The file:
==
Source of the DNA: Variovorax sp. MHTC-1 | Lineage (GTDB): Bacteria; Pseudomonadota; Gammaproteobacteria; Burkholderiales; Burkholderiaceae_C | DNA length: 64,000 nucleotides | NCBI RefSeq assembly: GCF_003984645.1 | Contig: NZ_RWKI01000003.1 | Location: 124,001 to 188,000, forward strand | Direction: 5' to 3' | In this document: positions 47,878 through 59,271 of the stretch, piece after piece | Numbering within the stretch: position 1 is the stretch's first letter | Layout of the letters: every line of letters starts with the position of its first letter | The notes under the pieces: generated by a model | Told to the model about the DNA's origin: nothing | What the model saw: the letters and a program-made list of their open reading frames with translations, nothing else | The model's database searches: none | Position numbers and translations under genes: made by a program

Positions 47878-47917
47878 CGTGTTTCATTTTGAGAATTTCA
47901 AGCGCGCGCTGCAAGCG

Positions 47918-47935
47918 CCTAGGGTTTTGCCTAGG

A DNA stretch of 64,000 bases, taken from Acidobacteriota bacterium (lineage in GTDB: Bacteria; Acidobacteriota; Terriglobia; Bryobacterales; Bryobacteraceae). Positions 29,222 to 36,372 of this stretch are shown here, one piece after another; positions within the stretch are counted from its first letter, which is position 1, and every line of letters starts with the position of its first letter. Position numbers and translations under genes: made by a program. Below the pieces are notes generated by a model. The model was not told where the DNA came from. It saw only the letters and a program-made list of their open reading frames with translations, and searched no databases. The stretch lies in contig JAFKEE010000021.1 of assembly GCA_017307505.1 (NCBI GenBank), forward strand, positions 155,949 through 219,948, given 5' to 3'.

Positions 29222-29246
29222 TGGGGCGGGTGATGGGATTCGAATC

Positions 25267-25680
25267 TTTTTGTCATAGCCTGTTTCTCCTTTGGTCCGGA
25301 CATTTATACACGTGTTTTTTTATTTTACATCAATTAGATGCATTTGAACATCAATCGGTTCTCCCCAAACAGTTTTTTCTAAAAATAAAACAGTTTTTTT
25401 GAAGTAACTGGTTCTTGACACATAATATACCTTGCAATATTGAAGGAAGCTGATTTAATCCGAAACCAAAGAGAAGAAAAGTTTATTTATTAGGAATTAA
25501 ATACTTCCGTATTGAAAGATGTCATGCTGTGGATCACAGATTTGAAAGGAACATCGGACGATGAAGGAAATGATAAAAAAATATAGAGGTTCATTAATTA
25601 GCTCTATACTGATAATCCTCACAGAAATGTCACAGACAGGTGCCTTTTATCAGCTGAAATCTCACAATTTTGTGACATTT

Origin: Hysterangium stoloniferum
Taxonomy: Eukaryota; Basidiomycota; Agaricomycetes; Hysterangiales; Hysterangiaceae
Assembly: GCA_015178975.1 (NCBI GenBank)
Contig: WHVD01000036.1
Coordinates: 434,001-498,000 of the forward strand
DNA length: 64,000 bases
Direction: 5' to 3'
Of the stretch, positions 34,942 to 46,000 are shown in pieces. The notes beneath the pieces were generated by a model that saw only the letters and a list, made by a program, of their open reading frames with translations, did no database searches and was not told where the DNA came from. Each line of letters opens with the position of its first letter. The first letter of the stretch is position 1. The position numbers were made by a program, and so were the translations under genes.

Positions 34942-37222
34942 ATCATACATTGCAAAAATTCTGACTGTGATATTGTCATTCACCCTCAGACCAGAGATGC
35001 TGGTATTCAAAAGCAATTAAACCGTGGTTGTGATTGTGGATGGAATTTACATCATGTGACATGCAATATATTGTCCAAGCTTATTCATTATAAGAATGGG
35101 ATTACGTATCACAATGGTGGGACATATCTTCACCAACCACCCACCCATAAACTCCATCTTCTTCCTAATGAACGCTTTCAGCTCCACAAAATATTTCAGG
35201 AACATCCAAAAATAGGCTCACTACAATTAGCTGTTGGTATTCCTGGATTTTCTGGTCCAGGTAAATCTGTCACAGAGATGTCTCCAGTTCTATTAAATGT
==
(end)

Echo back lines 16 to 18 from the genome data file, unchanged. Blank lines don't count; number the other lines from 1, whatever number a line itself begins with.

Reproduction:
Origin: Hysterangium stoloniferum
Taxonomy: Eukaryota; Basidiomycota; Agaricomycetes; Hysterangiales; Hysterangiaceae
Assembly: GCA_015178975.1 (NCBI GenBank)